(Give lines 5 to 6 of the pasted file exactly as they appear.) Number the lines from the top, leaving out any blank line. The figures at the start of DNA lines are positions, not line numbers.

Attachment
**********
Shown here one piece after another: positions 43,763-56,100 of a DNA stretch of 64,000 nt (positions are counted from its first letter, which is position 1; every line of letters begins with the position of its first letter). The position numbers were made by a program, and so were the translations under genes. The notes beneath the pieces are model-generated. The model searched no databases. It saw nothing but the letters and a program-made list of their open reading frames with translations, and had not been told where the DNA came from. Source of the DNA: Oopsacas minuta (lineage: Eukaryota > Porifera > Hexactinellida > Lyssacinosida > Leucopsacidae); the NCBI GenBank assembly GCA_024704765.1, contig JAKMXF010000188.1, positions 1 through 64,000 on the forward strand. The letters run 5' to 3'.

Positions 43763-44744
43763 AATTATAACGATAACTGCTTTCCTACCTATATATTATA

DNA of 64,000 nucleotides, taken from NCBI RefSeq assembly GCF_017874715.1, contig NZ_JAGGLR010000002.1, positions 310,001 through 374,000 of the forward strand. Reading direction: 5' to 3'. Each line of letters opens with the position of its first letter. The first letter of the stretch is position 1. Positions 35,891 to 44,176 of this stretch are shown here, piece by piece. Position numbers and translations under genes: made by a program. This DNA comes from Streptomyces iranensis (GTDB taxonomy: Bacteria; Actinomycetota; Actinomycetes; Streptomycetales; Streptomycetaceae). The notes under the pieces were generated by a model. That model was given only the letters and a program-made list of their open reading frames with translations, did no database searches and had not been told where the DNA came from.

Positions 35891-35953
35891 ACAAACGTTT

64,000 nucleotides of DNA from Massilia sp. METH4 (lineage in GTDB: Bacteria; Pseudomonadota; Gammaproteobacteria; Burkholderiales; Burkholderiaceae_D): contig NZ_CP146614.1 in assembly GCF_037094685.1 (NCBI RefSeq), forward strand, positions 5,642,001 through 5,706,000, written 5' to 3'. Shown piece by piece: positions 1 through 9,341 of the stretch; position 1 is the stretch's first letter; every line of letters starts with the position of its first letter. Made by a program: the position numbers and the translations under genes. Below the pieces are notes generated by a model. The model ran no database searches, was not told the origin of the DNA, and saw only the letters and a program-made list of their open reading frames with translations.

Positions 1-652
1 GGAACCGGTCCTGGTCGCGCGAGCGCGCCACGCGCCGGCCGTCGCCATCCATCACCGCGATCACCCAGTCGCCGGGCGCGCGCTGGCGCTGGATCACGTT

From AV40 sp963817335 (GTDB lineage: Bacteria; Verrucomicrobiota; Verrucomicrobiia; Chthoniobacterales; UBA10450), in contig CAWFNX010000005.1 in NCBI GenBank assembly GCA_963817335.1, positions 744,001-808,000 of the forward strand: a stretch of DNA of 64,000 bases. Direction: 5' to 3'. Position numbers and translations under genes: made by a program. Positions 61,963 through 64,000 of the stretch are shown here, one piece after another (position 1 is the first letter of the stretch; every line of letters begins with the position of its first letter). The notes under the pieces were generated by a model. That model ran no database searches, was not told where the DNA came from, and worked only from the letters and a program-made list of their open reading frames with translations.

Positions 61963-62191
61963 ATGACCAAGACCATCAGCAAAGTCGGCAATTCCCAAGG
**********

Positions 35891-35953
35891 ACAAACGTTT